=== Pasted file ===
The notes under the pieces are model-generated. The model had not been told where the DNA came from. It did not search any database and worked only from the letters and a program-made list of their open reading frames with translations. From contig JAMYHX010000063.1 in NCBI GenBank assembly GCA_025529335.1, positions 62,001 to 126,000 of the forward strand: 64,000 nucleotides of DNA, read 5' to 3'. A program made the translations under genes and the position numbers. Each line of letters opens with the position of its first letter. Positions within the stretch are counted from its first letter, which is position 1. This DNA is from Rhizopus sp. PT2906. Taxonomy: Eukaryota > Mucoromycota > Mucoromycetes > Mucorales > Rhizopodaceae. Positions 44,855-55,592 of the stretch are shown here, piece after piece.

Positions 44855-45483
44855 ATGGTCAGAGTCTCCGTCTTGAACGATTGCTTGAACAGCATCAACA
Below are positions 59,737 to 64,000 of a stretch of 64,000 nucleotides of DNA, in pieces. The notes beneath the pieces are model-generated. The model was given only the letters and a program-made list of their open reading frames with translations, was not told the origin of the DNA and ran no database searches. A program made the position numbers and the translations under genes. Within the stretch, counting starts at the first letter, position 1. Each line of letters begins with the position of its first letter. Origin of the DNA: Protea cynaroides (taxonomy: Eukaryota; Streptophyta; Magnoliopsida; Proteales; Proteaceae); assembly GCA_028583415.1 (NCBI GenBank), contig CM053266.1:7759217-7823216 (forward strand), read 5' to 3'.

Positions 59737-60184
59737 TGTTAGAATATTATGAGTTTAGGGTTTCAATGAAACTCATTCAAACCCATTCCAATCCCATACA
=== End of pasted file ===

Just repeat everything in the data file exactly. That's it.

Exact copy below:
The notes under the pieces are model-generated. The model had not been told where the DNA came from. It did not search any database and worked only from the letters and a program-made list of their open reading frames with translations. From contig JAMYHX010000063.1 in NCBI GenBank assembly GCA_025529335.1, positions 62,001 to 126,000 of the forward strand: 64,000 nucleotides of DNA, read 5' to 3'. A program made the translations under genes and the position numbers. Each line of letters opens with the position of its first letter. Positions within the stretch are counted from its first letter, which is position 1. This DNA is from Rhizopus sp. PT2906. Taxonomy: Eukaryota > Mucoromycota > Mucoromycetes > Mucorales > Rhizopodaceae. Positions 44,855-55,592 of the stretch are shown here, piece after piece.

Positions 44855-45483
44855 ATGGTCAGAGTCTCCGTCTTGAACGATTGCTTGAACAGCATCAACA
Below are positions 59,737 to 64,000 of a stretch of 64,000 nucleotides of DNA, in pieces. The notes beneath the pieces are model-generated. The model was given only the letters and a program-made list of their open reading frames with translations, was not told the origin of the DNA and ran no database searches. A program made the position numbers and the translations under genes. Within the stretch, counting starts at the first letter, position 1. Each line of letters begins with the position of its first letter. Origin of the DNA: Protea cynaroides (taxonomy: Eukaryota; Streptophyta; Magnoliopsida; Proteales; Proteaceae); assembly GCA_028583415.1 (NCBI GenBank), contig CM053266.1:7759217-7823216 (forward strand), read 5' to 3'.

Positions 59737-60184
59737 TGTTAGAATATTATGAGTTTAGGGTTTCAATGAAACTCATTCAAACCCATTCCAATCCCATACA